A Brief History Of French Comics
Most French comics are known as Franco-Belgian comics as they are created for a French and Belgian audience.
The Early Years: Pre-War
The 19th Century developed many european artists drawing cartoons with the occasional artist using a sequential multi-panel narration that is seen in modern day comics. Yet, this narration differed slightly in that the captions and dialogue was featured underneath the panels opposed to using balloons filled with words. The strips were also short and humorous, similar what you might find near the back of a newspaper. The most popular artists were Gustave Dore, Nadar, Christophe and Caran d’Ache. They all had their differing qualities such as Caran d’Ache specialising in comics without any words whatsoever.
Come the 20th century, the first mass marketed French comics started to arise such as Becassine and Les Pieds Nickeles. The publications of 1910 were aimed at children and kids. In 1920, the Abbot of Averbode, Belgium, commenced the publication of Zonneland, a more text based magazine with space illustrations. However, they then evolved into a more comic-based approach as time went on.
The most well known Belgian comic series would have to be ‘The Adventures of Tintin’ created by Herge. The first story was called ‘Tintin in the Land of the Soviets’ and was published in 1929 by Le Petit Vingtieme. These early stories were in fact very racist and featured many political stereotypes before progressing into a more minimalistic child-orientated style.
The Journal de Mickey began distribution in 1934 and is often believed to be the first step towards modern comic books in the Franco-Belgian community. It was a weekly 8-page publication which prominently featured a comic-book style of design and was extremely popular right off the bat. This popularity stayed consistent until the end of the 30’s with magazines publishing mainly imported stories from America.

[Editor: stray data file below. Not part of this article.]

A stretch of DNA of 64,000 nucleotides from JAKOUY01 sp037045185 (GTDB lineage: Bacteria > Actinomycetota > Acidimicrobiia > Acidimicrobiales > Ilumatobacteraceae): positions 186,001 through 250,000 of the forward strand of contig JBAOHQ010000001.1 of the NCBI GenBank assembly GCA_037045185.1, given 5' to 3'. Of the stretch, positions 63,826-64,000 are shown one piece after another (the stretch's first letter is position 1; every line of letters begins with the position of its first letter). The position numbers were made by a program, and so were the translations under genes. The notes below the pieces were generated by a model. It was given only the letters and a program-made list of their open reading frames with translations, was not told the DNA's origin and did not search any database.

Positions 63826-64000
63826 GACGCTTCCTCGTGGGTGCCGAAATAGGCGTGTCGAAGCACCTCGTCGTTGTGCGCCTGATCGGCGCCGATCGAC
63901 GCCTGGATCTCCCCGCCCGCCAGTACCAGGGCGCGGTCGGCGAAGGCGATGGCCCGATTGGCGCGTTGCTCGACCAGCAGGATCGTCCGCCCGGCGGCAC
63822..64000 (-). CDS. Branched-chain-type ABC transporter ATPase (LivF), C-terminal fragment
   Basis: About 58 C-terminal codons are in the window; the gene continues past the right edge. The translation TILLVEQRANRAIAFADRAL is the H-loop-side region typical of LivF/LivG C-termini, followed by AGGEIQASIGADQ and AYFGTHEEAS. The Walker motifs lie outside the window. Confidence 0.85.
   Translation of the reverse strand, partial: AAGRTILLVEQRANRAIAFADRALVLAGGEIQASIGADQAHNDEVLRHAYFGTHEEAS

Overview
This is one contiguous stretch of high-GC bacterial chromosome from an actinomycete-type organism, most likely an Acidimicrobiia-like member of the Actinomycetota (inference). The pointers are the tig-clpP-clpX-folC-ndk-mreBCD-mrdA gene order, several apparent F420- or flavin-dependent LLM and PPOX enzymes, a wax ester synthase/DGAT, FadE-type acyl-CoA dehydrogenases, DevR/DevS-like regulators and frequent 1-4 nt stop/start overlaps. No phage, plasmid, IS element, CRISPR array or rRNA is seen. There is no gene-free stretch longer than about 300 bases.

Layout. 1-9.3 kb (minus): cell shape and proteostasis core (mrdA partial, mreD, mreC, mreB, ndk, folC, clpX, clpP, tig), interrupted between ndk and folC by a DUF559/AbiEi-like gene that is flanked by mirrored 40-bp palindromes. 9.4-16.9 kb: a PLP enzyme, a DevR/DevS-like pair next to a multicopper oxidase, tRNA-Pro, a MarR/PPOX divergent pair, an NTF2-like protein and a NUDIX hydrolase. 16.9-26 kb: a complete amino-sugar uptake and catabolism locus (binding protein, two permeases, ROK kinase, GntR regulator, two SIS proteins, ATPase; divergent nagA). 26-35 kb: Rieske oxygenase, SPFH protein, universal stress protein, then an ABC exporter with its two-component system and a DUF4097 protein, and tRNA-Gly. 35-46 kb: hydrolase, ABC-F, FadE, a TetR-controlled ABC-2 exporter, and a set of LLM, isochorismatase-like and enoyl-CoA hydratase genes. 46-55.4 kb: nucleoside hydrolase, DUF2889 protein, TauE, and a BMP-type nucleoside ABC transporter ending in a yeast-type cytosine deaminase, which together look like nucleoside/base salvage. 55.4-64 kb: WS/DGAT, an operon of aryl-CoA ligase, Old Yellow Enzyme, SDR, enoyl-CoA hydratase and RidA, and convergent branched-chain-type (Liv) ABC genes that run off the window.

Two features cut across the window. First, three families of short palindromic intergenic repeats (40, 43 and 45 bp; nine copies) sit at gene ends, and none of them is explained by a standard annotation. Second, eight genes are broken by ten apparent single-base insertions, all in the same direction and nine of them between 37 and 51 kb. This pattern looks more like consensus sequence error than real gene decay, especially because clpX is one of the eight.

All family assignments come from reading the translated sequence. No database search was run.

The Later Years: Post-War
However, when Germany invaded France and Belgium, American comics were seemingly impossible to import as the Nazis would not allow it. While at the time this would of come across as a hardship, it did make room for many original French and Belgium artists and animators to create their own content. They worked off the style of American comics such as Superman and Flash Gordon to create flow and learn what worked. This is when some of the most popular Franco-Belgian artists began their trip to fame such as Andre Franquin and Peyo.
Once the war was over, both countries and developed many skilled artists and so American comics were imported far less. 1946 also brought with it the self titled Tintin magazine to great feedback. This decline in US comic popularity was helped further still by the French Communist party in 1949 when they brought a new law that excluded most American publications from being read by youths. The war did see the elimination of many French publications, though.
The 60’s saw the fall in popularity for most French Catholic magazines and the creation of adult comic magazine publications featuring pornography, violence and fantasy.
Since the 60’s French comics have become far more artistic and tend to make more use of the graphic aspect of stories. They also feature a complex storyline with the target audience being older teenagers and adults. The comic books are have become far more novel based opposed to being shortened snapshots like their ancestors, similar to that of American and UK graphic novels.